“For the first few years I battled with my [home sewing machine] to make her work for high-demanding, thick material, but she kept fighting back and won. … I was wasting too much time and churning out too many expletives,” Katrina laughed. “I knew I had to get the right machine for the job.”
The right machine turned out to be the Sailrite Ultrafeed LS. Katrina discovered Sailrite while researching her options for heavy-duty machines.
“Sailrite kept popping up as I looked at different companies and products,” she said. Her research and testimonials from other Ultrafeed owners convinced her that the LS was the best machine for her needs.
“I trusted Sailrite to sell the right, high-quality, semi-heavy-duty machine that I noticed a lot of hobbyists and small business owners were using. And it wasn’t too expensive,” Katrina told us. She purchased her LS in 2020 and has been happily using it to run her small business ever since.
The Ultrafeed turned out to be a wise investment. “[My LS] has elevated my sewing abilities and skills. It never lets me down — it’s a workhorse,” Katrina said.
She’s also found Sailrite to be a reliable supplier of the Phifertex shade material she uses, and a few Sailrite tools have made their way into her sewing room. But while it’s “fun and inspiring to look at all the supplies and parts that Sailrite sells” and pick out a new tool now and again, deep inventory isn’t the only thing that keeps Katrina coming back.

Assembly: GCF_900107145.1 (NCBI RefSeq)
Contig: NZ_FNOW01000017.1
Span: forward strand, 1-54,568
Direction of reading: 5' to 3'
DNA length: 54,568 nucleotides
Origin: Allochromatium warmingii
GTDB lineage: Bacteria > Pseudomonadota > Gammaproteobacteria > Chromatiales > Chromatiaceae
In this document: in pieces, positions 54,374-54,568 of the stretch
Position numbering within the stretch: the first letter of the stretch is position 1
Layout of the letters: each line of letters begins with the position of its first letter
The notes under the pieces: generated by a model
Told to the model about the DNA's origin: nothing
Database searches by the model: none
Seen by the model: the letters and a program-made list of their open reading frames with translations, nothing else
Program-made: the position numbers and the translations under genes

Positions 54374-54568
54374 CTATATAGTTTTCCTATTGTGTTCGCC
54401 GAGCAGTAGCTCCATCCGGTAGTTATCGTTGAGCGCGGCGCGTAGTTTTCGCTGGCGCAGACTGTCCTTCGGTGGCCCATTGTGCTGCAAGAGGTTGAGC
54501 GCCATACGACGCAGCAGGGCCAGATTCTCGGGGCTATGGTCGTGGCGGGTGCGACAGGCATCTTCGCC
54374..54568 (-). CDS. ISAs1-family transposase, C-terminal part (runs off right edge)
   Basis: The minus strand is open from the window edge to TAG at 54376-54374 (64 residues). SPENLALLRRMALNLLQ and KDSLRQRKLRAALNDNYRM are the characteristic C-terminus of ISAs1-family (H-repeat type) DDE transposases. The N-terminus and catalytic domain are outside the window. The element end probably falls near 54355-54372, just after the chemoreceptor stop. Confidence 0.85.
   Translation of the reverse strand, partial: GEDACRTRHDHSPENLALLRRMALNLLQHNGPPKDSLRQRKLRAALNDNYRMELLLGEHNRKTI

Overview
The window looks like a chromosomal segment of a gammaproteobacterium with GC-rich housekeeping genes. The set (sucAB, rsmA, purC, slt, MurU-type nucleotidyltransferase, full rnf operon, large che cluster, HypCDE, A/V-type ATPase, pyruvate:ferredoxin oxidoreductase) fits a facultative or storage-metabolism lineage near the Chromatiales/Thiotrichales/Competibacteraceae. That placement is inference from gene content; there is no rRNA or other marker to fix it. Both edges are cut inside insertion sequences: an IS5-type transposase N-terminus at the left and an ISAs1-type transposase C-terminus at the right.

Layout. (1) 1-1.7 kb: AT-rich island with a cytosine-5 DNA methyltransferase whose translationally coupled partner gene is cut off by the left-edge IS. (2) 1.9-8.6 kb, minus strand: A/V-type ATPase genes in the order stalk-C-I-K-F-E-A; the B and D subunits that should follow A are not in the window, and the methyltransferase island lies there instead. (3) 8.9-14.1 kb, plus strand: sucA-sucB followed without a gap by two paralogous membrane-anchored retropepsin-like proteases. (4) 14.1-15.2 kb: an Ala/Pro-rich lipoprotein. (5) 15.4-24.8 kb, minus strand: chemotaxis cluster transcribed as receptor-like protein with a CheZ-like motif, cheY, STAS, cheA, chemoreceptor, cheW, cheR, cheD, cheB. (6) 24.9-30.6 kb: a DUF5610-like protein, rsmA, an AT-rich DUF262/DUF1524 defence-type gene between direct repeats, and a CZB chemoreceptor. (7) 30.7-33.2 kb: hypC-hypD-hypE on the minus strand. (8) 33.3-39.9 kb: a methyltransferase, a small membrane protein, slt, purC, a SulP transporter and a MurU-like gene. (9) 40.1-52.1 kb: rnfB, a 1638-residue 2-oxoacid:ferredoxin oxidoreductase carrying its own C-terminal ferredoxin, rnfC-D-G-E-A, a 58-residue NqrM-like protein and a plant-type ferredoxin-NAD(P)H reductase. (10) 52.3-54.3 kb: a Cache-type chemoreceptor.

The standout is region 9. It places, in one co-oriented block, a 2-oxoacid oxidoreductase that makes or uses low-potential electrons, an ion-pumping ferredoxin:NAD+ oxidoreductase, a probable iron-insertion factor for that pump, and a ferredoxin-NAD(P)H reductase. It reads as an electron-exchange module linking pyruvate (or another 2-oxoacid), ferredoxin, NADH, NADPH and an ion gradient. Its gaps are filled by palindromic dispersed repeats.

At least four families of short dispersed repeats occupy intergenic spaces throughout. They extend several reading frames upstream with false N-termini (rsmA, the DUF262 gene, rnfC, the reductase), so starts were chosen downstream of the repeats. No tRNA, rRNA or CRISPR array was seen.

When we asked what Katrina likes so much about Sailrite, she said this: “Quality and excellent customer service. Over the years I’ve needed help … Sailrite has yet to let me down.”
In particular, Katrina mentioned that she loved Sailrite’s videos on setting up and using an Ultrafeed. “Not only is there a video for just about everything I needed to know, but each is well done and informative,” she said.
More Time for Outdoor Exploration
After Katrina purchased her LS and watched several Sailrite videos to get up and running, making the WoofShade not only became easier, but quicker too — which was exactly what she wanted.
“I run this company part time,” she told us. “[The WoofShade] has proven to be a seasonal product, which I don’t mind because I enjoy doing so many other things.”
As we’ve already seen, Katrina especially loves being outdoors. Her goal is to get outside every day. “Anything in nature is my happy place,” she said.
Among her other outdoor hobbies are “hiking, biking [and] walking.” She also told us that crafts and painting make her happy, especially when she can incorporate interesting natural items into her artwork.
In addition to land-based outdoor activities, Katrina has experience with other types of boating besides kayaking. She’s dabbled in waterskiing and using powered watercraft, but those didn’t catch her attention as much as using paddle-powered boats.